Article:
Orwell himself could not have conceived a bureaucracy as dystopian as the one that determines football's "coefficients". Things reached a nadir this summer, when England were promoted to No 3 in the world rankings, and the champions of Spain, Germany, England and the Netherlands ended up in the same Champions League group.
Poor Roberto Mancini must suspect that no other English team would have mustered even that solitary point from his first three games. Even so, many neutrals will be gratified that teams assembled as organically, and inexpensively, as Dortmund and Ajax should simultaneously embarrass the prefabricated galacticos of Real Madrid and City.
Rival fans, certainly, see only the brassy candour of cosmetic surgery in a team like City, or Paris St-Germain. A club that spends its way to the top prompts a certain ambivalence even in its own followers. They instead view this new voluptuousness as might a husband the bosom of his spouse, when swollen by the arrival of an infant – and promptly requisitioned in some unnerving new capacity. Having long cherished a private emotional bond with their clubs, fans suddenly see glory both secured and appropriated by interlopers: new owners, new fans, new critics.
Every now and then, however, you encounter a team that hopelessly addles the instincts of fans and neutrals alike. Step forward Joaquin Sanchez, whose goal against Milan on Wednesday took this summer's crisis club of Europe to nine points from nine. As it happens, Joaquin was breast-fed until the age of six. "When other lads ran to the fountain, I went to my mum's tits," he confesses cheerfully. Whatever the merits, at least it prepared him for the challenged look of bystanders. Because nobody seems to know quite what to make of Malaga.
A couple of years ago, its acquisition by Qatari interests identified the club as a Mediterranean foil to City and PSG. Those who have witnessed Qatar's emergence as an overnight superpower on the Turf can testify that these guys have their mattresses stuffed with fresh saffron every night. But even as PSG moved to the next level, Malaga were staging a fire sale – with Arsène Wenger pouncing for the prize asset, Santi Cazorla.
It was mystifying. True, the just-add-oil packaged champions were derided for their chaotic integration, but they eventually found enough momentum to snatch fourth – and so made the qualifying round of the Champions League. Yet there followed tales of unpaid salaries and fees, rumours the sheikh was fed up, selling up. The bottomless pocket had apparently become a bottomless pit.
Malaga appealed as a salutary morality tale. Those who reckon a sugar daddy is now the only feasible key to the Champions League could instead be urged to borrow the wholesome option suggested by Ajax or Dortmund. But the rump of the squad, under the seasoned Manuel Pellegrini, has somehow transformed Malaga from a symbol of the game's sickness into one of the fairy tales of the season. Their unfettered attacking is in sublime contrast to the uncertainty off the field, yet their defence has been a model of austerity. The only team with three clean sheets in the Champions League has conceded just five times in eight domestic games.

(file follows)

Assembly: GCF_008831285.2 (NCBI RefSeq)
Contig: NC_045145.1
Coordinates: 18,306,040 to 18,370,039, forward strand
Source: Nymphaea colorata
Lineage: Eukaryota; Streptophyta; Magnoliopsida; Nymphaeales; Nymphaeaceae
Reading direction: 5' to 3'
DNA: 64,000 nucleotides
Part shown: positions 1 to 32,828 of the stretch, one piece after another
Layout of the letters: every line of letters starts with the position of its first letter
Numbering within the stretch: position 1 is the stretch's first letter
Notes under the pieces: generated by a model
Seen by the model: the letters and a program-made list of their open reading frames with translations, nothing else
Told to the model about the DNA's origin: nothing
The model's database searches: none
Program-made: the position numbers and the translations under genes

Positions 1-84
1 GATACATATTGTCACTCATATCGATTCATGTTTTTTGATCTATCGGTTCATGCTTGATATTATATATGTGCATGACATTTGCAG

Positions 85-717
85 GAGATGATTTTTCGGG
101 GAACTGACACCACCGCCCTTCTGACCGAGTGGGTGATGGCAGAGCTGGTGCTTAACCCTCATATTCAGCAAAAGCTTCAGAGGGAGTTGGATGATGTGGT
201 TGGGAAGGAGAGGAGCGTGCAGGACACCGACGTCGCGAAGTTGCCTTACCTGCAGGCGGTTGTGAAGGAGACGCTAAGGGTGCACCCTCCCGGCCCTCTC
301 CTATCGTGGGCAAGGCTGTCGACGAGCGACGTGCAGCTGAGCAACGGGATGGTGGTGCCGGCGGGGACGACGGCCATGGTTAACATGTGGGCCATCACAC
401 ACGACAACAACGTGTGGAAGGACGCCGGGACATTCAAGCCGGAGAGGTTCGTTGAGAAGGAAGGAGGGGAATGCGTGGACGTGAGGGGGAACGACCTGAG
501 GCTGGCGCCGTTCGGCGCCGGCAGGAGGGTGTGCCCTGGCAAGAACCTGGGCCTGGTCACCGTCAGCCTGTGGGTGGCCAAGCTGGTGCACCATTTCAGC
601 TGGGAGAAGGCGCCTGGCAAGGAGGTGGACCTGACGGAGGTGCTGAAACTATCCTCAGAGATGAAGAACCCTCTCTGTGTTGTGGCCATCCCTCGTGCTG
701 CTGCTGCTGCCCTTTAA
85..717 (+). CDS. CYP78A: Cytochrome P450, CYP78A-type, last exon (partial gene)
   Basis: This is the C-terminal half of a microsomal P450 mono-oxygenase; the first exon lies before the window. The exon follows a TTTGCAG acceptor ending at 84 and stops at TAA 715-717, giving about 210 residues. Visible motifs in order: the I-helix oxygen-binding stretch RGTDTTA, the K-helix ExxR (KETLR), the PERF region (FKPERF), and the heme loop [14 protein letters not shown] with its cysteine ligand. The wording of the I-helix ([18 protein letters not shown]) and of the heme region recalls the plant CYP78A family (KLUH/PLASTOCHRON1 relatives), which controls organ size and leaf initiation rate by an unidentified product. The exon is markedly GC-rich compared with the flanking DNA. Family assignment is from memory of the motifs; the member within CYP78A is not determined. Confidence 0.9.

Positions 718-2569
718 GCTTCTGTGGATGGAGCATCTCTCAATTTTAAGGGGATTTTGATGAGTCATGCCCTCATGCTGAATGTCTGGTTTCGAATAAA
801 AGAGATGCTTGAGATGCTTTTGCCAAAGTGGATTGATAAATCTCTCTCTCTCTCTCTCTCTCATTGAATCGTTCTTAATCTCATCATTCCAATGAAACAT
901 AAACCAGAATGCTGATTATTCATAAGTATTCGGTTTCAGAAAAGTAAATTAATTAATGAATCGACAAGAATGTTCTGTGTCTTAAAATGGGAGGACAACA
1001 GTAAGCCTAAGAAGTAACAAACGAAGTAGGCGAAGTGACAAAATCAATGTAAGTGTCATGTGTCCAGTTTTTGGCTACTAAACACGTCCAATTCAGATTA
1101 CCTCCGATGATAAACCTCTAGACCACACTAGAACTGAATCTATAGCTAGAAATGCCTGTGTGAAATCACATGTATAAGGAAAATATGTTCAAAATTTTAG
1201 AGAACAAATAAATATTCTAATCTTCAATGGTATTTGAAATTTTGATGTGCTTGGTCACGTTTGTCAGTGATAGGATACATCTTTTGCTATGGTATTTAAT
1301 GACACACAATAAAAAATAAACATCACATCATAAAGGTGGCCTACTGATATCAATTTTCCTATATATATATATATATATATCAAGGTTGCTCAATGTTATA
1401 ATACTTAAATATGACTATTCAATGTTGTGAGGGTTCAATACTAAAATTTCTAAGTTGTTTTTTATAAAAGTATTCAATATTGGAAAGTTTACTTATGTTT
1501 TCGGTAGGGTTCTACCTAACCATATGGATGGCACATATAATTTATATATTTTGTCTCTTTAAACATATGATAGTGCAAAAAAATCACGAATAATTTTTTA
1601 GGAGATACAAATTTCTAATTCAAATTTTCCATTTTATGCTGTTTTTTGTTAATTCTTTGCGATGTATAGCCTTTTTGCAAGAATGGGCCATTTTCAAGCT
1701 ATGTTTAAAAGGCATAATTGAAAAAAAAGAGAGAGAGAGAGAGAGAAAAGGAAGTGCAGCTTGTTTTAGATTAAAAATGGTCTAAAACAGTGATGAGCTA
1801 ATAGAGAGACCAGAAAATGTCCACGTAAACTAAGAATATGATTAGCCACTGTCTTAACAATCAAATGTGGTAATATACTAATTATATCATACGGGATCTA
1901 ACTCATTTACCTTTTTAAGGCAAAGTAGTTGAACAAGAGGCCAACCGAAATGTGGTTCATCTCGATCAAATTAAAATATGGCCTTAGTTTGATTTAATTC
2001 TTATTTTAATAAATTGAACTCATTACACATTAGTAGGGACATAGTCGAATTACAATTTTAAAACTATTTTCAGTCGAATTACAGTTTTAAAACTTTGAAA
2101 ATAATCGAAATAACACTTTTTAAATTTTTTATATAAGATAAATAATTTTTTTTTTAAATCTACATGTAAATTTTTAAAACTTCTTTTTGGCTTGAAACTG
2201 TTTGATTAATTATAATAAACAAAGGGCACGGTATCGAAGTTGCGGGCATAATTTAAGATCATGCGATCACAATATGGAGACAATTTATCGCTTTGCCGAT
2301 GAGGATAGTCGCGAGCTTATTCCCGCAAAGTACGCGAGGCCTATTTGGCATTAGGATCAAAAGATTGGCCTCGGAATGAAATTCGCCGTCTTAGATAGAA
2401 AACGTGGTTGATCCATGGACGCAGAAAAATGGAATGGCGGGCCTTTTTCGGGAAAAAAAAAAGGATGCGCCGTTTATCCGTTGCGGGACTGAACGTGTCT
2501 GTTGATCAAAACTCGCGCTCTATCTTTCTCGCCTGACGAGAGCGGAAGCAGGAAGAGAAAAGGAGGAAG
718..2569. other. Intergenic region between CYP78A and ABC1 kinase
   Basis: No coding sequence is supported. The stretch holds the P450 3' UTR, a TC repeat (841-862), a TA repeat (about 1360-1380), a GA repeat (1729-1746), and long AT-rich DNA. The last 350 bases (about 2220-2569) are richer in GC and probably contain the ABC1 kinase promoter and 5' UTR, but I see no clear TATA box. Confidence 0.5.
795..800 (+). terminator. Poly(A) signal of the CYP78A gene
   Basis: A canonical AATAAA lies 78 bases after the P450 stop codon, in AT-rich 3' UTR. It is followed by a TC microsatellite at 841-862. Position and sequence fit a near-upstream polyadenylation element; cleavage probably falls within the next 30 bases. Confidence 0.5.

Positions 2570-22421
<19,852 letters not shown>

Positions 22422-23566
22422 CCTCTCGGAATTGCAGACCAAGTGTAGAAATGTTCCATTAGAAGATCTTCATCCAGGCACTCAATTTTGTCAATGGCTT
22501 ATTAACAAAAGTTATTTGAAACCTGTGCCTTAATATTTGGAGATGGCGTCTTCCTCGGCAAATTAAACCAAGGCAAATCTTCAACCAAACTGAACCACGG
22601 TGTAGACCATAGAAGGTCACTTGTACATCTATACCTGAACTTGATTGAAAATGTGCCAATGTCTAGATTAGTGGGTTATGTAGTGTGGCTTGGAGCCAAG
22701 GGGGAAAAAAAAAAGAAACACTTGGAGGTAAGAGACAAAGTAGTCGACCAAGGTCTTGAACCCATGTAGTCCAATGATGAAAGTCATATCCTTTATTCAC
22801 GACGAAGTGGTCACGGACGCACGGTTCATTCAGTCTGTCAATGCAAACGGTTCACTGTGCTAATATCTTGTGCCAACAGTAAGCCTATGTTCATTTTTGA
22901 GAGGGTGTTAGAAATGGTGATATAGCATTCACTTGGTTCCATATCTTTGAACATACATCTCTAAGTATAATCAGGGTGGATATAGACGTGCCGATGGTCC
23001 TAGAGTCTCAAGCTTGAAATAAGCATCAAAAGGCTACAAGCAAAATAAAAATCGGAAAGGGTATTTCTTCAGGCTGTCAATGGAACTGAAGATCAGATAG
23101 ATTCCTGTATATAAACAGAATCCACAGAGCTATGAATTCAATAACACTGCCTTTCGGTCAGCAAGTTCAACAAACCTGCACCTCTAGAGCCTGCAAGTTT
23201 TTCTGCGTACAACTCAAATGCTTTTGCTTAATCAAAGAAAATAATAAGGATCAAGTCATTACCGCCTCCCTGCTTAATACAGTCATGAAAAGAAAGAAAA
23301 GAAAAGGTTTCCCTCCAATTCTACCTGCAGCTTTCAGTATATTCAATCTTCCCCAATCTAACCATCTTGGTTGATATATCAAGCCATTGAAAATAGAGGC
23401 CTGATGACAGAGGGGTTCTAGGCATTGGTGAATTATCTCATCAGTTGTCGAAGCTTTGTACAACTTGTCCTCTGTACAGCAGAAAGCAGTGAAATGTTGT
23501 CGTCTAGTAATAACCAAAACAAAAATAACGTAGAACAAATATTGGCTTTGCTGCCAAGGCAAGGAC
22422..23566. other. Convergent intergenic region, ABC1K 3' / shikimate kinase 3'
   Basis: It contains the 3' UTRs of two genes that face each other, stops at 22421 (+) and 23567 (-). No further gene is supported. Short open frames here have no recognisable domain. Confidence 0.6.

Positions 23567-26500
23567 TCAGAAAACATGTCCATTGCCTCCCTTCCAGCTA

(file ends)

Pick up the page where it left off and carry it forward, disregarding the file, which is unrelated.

Yes, it always seemed fanciful that even Qataris could redress the inequities, in distribution of Spanish television revenue, that petrify the duopoly of Barcelona and Real Madrid. It was fitting, too, that imminent strictures of Financial Fair Play have also been blamed for the invertebrate condition of Malaga's victims on Wednesday – whose decline had been pitifully expressed, funnily enough, in discarding Ibrahimovic and Thiago Silva to PSG.
Malaga may yet cash in the sensational 20-year-old Isco in January. No doubt the Premier League's big spenders will head the queue, albeit no longer able to offer the Champions League spring beckoning "The Anchovies", as Malaga are known. For now, then, let's just enjoy the legitimate, abiding succour available in the Malaga adventure – for the city's half million inhabitants, or a manager who once got Villarreal to a Champions League semi-final, or Wednesday's match-winner.
Earlier in the game, Joaquin had missed a penalty for a second time in five days. The years rolled back to the 2002 World Cup, where the young winger was one of the revelations of the tournament before missing the vital penalty in a quarter- final shoot-out. The poor guy has since been frozen out of the national squad – after 51 caps, and even as a new generation of champions emerged – and sucked into consecutive club disasters. At Valencia, he was marginalised until Silva and Villa were sold off to arrest the haemorrhage. Now, at 31, he again finds himself unexpectedly restored as the cornerstone, while his latest employers in turn repent of their initial investment. Yet Joaquin has remained irresistible throughout. A matador manqué, he has always seemed as animated by laughter and charm on the pitch as off it.
Sometimes, then, even folly can give rise to joy. The authors of coefficients, likewise, are now trying to calculate Financial Fair Play. In football, it seems, nothing is black or white – even when you are deep in the red.